Chart Of The Day: The Rise And Fall Of The Chevrolet Cruze

Edward Niedermeyer
by Edward Niedermeyer
chart of the day the rise and fall of the chevrolet cruze

Ever since emerging from bankruptcy, the Chevrolet Cruze has been something of a symbol of GM’s rebound. Widely hailed by the automotive media as General Motors’ strongest effort to date in a compact segment that has become increasingly important in recent years, the Cruze seemed to show that the “new” GM was capable of selling smaller cars on their merits, rather than as afterthoughts to more profitable truck, SUV and large car offerings. And indeed, through the first half of this year, it seemed that the Cruze was something of a roaring success, regularly outselling its segment competitors. But then, in June, when production shifted from 2011 models to 2012 models, something changed: sales started to slow, and inventories started to rise. As Cruzes began piling up on dealer lots, GM trimmed production moderately, but still, inventories began to grow out of control. Clearly something was going wrong.

UPDATED: “Big Six” compact sedan monthly sales graph (Jan-Nov, 2011) added to gallery after the jump.

Last week, GM shut down production of the Cruze, saying only that it had an unspecified “supplier issue.” But Automotive News [sub] reports that had already GM shut down the Lordstown plant for the entire week of November 28, after inventories shot from 33 days supply to 73 days supply during the months of September and October. As of December 1, inventories had risen higher still, to 88 days, as sales continue to slacken. Lordstown reopened yesterday, but with sales falling and inventories running out of control, another slowdown or stoppage of production seems inevitable.

So, what happened to the Cruze’s sales? The fact that its downturn coincided with the switch from 2011 to 2012 is certainly mysterious, as GMInsidenews’s reliable guide to 2012 model-year changes shows that only the following features were deleted from Cruze in the switch from 2011 to 2012:

  • (GAP) Imperial Blue Metallic exterior color
  • (EN4) Cargo cover compartment
  • Rear center headrest on all trims

Surely a lost cargo cover compartment and rear center headrest don’t explain the downturn… which might actually be cause for even greater concern. If GM could pinpoint a specific problem that is keeping buyers away from new 2012 Cruzes, it could remedy it fairly easily. As things stand though, it’s tough not to conclude that GM may simply have filled the bulk of market demand for their car, and that it’s now losing out to the brutally tough competition in its segment. If that’s the case, it doesn’t bode well for The General… at least in terms of perception, as the Cruze goes, so goes GM.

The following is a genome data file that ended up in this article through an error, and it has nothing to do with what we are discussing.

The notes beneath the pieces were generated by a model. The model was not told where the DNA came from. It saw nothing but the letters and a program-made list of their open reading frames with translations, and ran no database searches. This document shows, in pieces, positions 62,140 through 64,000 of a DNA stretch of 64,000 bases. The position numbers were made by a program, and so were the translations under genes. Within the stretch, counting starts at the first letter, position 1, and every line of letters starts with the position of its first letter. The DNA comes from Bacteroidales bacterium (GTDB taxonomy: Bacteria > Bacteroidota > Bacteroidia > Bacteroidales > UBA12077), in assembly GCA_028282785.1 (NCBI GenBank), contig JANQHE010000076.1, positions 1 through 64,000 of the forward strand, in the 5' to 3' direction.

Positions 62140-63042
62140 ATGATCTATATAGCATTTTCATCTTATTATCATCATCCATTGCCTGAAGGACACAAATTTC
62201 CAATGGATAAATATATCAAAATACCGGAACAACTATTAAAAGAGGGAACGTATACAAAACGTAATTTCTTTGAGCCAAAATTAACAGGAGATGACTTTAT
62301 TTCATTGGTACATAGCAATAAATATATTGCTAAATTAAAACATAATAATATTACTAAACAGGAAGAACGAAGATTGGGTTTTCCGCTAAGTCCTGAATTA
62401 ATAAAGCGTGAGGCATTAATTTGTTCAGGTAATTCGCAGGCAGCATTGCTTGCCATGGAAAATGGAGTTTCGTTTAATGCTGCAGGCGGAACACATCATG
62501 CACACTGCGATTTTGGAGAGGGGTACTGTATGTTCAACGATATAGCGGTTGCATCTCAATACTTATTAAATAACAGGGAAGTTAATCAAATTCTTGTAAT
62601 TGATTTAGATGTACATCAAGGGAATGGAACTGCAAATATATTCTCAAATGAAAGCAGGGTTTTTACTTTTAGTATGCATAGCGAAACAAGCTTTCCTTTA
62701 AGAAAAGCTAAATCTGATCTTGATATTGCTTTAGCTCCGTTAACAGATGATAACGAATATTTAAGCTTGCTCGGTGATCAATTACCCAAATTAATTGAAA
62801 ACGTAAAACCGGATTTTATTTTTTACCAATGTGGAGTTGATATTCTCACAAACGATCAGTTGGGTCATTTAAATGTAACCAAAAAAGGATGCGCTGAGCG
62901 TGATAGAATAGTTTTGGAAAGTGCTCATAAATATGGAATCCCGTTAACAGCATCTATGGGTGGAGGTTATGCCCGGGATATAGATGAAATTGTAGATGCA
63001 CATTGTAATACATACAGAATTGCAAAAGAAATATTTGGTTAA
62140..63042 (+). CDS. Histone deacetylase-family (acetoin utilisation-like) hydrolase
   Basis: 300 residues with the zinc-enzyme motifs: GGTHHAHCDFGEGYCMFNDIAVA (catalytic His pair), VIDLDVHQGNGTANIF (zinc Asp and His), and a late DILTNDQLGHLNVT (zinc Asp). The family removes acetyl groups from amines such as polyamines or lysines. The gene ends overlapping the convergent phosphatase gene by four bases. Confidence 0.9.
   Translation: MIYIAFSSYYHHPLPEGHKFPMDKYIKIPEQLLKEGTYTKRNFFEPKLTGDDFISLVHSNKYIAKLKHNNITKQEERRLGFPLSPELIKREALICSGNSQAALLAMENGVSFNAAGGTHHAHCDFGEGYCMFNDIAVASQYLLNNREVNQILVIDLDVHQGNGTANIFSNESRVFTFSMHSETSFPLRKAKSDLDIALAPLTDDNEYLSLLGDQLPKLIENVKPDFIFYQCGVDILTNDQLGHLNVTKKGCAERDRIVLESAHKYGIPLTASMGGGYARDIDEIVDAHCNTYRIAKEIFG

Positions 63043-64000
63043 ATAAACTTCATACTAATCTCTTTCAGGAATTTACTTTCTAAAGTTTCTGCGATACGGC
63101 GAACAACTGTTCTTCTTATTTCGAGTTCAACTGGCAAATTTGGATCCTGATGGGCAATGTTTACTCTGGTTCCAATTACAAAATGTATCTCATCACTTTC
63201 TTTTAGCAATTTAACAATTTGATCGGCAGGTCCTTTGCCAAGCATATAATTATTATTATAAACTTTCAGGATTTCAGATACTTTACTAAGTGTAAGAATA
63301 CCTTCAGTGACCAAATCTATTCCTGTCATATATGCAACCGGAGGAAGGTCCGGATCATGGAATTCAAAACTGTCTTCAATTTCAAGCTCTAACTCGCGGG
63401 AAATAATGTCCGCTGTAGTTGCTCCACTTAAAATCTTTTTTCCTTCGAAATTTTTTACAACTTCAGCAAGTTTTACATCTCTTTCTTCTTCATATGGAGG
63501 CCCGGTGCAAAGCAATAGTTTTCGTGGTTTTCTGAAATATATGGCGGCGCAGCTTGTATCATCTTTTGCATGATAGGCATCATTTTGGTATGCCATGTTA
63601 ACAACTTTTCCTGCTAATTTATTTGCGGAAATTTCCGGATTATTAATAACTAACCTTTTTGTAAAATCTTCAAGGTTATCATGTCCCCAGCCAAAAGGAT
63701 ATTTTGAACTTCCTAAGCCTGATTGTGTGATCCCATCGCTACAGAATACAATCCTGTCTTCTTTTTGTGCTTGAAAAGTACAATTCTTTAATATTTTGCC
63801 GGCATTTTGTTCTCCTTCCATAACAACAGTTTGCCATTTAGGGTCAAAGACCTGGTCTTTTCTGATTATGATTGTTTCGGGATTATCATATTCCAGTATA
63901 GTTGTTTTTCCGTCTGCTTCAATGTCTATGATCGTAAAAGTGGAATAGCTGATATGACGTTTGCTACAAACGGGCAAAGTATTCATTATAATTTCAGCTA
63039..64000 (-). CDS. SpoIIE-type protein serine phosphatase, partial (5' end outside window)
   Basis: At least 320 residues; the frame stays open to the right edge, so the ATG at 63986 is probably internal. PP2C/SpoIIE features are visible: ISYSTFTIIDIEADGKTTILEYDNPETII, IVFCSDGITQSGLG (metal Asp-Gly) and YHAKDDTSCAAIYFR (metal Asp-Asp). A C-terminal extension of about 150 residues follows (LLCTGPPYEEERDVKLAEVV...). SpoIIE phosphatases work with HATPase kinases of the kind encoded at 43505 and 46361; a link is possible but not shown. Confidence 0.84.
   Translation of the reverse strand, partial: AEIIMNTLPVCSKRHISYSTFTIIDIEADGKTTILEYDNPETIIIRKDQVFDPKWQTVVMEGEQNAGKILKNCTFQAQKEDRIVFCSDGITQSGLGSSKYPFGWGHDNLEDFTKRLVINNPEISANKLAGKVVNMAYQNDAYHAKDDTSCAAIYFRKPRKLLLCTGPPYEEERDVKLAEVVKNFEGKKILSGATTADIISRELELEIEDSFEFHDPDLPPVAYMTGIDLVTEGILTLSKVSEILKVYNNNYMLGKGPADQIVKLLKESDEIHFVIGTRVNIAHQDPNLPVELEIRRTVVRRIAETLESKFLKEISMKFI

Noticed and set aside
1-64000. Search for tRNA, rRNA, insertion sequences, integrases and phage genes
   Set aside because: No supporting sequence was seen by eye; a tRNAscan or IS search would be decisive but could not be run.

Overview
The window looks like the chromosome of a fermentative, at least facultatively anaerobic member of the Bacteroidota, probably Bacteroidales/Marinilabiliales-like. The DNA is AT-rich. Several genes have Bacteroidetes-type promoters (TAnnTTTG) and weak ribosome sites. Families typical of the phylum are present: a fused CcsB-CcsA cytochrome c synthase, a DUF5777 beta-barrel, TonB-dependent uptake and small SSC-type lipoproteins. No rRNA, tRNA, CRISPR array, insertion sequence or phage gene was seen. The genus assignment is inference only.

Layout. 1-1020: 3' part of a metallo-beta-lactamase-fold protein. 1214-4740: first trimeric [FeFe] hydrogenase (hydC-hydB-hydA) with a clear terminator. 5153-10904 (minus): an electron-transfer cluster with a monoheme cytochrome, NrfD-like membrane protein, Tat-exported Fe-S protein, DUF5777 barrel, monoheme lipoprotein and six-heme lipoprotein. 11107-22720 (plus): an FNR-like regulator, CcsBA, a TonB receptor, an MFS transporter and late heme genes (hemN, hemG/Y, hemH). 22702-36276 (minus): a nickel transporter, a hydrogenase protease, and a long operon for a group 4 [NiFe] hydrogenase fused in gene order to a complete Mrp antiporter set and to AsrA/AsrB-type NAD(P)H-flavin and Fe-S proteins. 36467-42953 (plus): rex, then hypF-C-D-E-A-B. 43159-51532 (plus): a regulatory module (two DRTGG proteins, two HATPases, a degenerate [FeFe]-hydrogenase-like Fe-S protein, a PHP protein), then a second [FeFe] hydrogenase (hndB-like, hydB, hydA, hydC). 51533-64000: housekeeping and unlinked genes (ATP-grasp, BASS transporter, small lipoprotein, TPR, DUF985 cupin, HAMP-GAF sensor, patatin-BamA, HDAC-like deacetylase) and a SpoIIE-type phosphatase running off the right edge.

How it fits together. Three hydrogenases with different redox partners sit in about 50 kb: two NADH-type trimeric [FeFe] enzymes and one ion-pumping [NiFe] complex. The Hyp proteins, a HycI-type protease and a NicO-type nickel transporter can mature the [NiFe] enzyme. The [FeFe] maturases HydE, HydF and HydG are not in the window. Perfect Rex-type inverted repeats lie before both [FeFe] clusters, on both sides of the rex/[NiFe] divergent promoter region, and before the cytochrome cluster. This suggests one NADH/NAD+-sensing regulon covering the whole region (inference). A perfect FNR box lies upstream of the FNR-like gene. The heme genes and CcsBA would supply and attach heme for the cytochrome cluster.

Join the conversation
3 of 109 comments
  • Alluster Alluster on Dec 21, 2011

    Ignoring seasonal factors, here's how the C segment has been compared to 2010 Model 2011 2010 Change Cruze 215908 110360 105548 Elantra 173336 119150 54186 Jetta 138092 86925 51167 Sentra 106281 83285 22996 Forte 71564 62806 8758 Focus 161436 159679 1757 Corolla 219250 244024 -24774 Civic 200690 231955 -31265 Total C Segment 1286557 1098184 188373 Cruze Market share 16.78% 10.04% Corolla Market Share 17.4% 22.22% If the General has a problem, the others have much bigger problems. Will only get more interesting once the Dodge Dart is out. Sales start at 0 and have to come from somewhere.

    • Alluster Alluster on Dec 21, 2011

      The difference between Corolla and (Cruze+cobalt) in 2010 = 134,000 Units The difference between Corolla and (Cruze+cobalt) in 2011 = 3,300 Units In 2010 Civic led the Cruze+Cobalt by 121,500 Units In 2011 Cruze now leads the Civic by 15,300 Units That pretty much says it all. Sorry for ruining a great story by letting facts in!!

  • Lammp4 Lammp4 on Dec 22, 2011

    i think there is a problem with the pricing of compact was commented on earlier, you can get into a misize car for roughly the same money as a loaded compact. there are also too many choices. i think chevy is competing, as are most car companies, with itself. i think the sonic and the cruz and soon a new malibu will overlap in price. maybe gm is still too big a company for the us market.

  • Dwford Are these wild prices a function of financial necessity, or does the tech and the luxury actually justify the price? I can't imagine this minivan looking thing costing over $300k
  • Lorenzo Back in olden times, I stopped reading the Superman comics for the stories. It was worth the dime to just read the letters to the editor, with all the letter writers trying to trip up the comics writers with discrepancies, mostly caused by the 4-color printing process, and others arguing the physics of of sn imaginary cartoon character who wore his underwear over his tights. I now find the same thing is hppening here. I'm beginning to shift my interest in TTAC from the articles to the comments section!
  • SCE to AUX Faraday Future shouldn't even be here, and they won't make it. Other ultra-expensive EVs are fun projects for companies who can fund them from other revenue.The Lucid Air is a strange one because it starts at $87k but can run to over $250k. Most cars jump only around 50% for top trims, not 300%.As for EVs - don't give me more power (easy); give me more range (hard). And quicker filling time.
  • Dukeisduke It's funny how stuff like this crosses over between sites nowadays - there's an article about it today on MacRumors: Polestar 2 Software Update Brings Wave of New Apple CarPlay Features - MacRumors
  • Fahrvergnugen "If you’re itching for an ultra-exclusive EV – and who isn’t – "Me...